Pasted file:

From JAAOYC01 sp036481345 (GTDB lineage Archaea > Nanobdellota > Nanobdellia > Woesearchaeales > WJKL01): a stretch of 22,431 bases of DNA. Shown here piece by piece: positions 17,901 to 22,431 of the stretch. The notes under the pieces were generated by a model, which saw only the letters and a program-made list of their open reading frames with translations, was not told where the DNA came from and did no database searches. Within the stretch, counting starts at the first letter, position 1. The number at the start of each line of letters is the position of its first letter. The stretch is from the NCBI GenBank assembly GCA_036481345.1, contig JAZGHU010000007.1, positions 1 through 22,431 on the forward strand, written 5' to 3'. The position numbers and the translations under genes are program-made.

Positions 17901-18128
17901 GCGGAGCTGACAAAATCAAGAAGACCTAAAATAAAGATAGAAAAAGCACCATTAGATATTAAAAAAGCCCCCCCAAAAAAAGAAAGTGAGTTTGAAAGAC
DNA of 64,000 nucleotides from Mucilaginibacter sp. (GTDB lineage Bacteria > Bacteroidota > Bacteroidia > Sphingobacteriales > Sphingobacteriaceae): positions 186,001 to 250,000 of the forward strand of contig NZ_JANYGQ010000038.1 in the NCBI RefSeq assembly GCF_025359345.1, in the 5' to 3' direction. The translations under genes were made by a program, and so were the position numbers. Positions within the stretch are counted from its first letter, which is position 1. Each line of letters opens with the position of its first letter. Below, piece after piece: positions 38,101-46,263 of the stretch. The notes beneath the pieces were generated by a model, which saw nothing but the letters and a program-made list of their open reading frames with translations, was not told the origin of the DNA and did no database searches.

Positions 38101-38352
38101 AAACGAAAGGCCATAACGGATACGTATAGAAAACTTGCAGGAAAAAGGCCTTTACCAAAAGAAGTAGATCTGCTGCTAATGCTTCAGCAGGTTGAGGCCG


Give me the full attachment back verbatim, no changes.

From JAAOYC01 sp036481345 (GTDB lineage Archaea > Nanobdellota > Nanobdellia > Woesearchaeales > WJKL01): a stretch of 22,431 bases of DNA. Shown here piece by piece: positions 17,901 to 22,431 of the stretch. The notes under the pieces were generated by a model, which saw only the letters and a program-made list of their open reading frames with translations, was not told where the DNA came from and did no database searches. Within the stretch, counting starts at the first letter, position 1. The number at the start of each line of letters is the position of its first letter. The stretch is from the NCBI GenBank assembly GCA_036481345.1, contig JAZGHU010000007.1, positions 1 through 22,431 on the forward strand, written 5' to 3'. The position numbers and the translations under genes are program-made.

Positions 17901-18128
17901 GCGGAGCTGACAAAATCAAGAAGACCTAAAATAAAGATAGAAAAAGCACCATTAGATATTAAAAAAGCCCCCCCAAAAAAAGAAAGTGAGTTTGAAAGAC
DNA of 64,000 nucleotides from Mucilaginibacter sp. (GTDB lineage Bacteria > Bacteroidota > Bacteroidia > Sphingobacteriales > Sphingobacteriaceae): positions 186,001 to 250,000 of the forward strand of contig NZ_JANYGQ010000038.1 in the NCBI RefSeq assembly GCF_025359345.1, in the 5' to 3' direction. The translations under genes were made by a program, and so were the position numbers. Positions within the stretch are counted from its first letter, which is position 1. Each line of letters opens with the position of its first letter. Below, piece after piece: positions 38,101-46,263 of the stretch. The notes beneath the pieces were generated by a model, which saw nothing but the letters and a program-made list of their open reading frames with translations, was not told the origin of the DNA and did no database searches.

Positions 38101-38352
38101 AAACGAAAGGCCATAACGGATACGTATAGAAAACTTGCAGGAAAAAGGCCTTTACCAAAAGAAGTAGATCTGCTGCTAATGCTTCAGCAGGTTGAGGCCG